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By Yuval Shavit, Features Writer

As a company grows, the amount of data it uses also increases. While that comes as no surprise, most companies don't have a plan in place to address the problem of storing all that information. While it's relatively easy to see how much of a client's disk space is currently being used -- you just go in and look at the servers -- measuring how quickly data is growing isn't as trivial. In the last installment of our Hot Spot Tutorial on storage capacity planning, we looked at how accurate planning can save your clients money. In this article, we'll show you how to make predictions about data storage growth.

The easiest but most expensive way to measure data storage growth is to use software designed specifically for storage capacity planning. Several vendors develop storage resource management (SRM) tools, and most of those tools are more or less the same, said Henry Baltazar, storage analyst at The 451 Group in San Francisco. SRM software tracks how full your client's disks are and the rate at which data is growing. The software can create detailed reports and recommend when your client will need a hardware upgrade.

The downside to SRM tools is that they are designed for larger companies and are expensive. Since the primary driver for storage capacity planning is to save money on hardware, recommending a software solution that costs your client more money than it'll save on hardware doesn't make sense, said Kurtis Lindemann, director of technical services at RoundTower Technologies, a storage consultancy in Cincinnati. For clients with fewer than about 10 servers, a more manual approach usually makes sense, Baltazar said.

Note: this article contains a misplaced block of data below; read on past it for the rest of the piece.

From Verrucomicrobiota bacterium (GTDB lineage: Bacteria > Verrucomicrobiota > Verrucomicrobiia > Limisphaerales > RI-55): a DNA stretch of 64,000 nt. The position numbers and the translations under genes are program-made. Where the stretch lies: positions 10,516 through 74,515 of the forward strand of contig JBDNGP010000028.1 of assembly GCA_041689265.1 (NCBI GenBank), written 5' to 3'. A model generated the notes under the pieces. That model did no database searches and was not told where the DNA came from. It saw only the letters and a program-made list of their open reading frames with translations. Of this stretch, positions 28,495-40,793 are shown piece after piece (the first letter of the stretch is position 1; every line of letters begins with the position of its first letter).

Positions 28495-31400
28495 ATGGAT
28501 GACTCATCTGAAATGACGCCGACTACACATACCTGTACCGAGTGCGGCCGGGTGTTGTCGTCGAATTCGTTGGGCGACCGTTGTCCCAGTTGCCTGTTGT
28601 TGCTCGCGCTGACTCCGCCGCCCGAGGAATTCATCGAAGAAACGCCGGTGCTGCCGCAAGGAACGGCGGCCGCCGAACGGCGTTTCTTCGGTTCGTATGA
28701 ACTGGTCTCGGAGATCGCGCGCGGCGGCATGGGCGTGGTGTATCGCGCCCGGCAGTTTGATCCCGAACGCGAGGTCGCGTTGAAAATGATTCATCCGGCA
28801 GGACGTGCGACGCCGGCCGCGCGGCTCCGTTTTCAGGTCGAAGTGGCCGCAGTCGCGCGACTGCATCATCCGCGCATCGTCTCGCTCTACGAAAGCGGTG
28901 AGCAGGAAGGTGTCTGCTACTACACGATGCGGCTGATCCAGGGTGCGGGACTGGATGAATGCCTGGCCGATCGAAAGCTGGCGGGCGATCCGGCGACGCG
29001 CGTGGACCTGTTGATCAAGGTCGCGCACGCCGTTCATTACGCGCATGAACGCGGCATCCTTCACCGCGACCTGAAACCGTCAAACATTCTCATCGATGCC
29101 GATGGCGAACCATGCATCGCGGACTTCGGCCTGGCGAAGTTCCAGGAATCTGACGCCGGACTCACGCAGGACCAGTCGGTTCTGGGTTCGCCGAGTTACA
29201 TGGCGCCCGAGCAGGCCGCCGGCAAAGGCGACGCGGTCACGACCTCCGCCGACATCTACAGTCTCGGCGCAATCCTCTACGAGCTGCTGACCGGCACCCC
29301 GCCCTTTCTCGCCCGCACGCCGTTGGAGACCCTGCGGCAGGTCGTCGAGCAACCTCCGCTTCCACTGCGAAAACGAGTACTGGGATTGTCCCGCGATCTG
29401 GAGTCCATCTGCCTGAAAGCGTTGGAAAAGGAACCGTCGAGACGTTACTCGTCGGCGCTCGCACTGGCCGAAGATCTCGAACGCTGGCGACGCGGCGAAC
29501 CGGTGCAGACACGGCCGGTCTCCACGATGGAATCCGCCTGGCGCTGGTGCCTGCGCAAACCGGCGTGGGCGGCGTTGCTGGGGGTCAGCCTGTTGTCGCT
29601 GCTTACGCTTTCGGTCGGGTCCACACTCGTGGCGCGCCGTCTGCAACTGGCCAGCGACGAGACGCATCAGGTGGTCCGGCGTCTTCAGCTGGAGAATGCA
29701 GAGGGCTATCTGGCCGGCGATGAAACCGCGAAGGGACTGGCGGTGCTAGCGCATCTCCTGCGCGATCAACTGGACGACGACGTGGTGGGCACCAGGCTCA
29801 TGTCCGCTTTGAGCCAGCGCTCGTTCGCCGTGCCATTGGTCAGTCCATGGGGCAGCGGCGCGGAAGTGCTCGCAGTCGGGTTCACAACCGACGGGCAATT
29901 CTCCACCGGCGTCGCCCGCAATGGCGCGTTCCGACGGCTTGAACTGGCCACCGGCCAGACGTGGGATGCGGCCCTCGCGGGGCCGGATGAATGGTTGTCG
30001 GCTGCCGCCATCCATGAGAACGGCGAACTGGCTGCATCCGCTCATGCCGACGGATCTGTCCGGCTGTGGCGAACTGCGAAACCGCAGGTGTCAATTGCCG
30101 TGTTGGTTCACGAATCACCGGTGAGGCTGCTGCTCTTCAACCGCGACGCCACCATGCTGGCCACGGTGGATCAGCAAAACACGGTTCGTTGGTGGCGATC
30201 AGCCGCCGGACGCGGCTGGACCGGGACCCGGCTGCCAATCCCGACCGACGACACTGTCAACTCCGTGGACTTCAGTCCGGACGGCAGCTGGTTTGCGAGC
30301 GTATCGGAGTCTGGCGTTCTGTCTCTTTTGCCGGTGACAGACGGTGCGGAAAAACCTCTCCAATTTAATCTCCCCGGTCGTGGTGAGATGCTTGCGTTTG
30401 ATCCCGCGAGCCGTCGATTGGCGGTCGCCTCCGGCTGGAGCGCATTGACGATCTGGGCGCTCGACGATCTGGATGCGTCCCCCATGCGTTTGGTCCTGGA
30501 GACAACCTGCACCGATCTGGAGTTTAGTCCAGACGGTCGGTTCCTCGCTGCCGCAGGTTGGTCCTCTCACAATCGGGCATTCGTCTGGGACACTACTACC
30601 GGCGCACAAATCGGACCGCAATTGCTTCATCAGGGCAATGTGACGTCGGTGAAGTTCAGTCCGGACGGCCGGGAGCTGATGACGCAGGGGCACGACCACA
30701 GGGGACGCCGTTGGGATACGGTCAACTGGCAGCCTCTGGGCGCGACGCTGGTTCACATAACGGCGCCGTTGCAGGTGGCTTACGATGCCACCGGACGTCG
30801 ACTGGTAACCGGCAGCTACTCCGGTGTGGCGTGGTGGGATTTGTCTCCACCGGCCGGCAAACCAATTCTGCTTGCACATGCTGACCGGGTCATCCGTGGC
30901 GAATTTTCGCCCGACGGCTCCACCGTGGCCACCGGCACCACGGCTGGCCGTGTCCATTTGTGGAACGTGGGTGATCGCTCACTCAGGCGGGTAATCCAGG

Measuring and projecting data storage growth

The best way to track growth is to use an SRM tool over several months. If that approach is too expensive, you can manually estimate your client's past rate of data growth to predict future growth. Companies are usually happy to have you perform this initial estimate, Lindemann said, as long as it's free -- it's hard to convince them to pay for an assessment of something they may not yet see as a major problem. One of the goals of this assessment is to determine how accurate your client's own predictions about data storage growth have been. If you can demonstrate that your client's estimations have been off, you can sell them on the money they'll save by being able to plan storage hardware purchases better.

One way to measure growth manually is to scan your client's disk and look at the files' metadata, like creation and modification dates, to build a past history. While this method gives you a good estimation, it doesn't take into account deleted files, Lindemann said. Such an omission makes it appear that there was less data at a certain date than there actually was and thus inflates the rate of growth since that date.

Another option is to look at old backups and use their rate of growth as an approximation for the overall rate of growth within the company. If you do this, it's important to understand what the company's backup policies are, and how they've changed. For instance, if your customer started backing up employees' drives a year ago, that would show up as a surge in the volume of data backed up. Even though the company had about as much data overall before and after the policy change, it would appear as if the data's rate of growth suddenly jumped.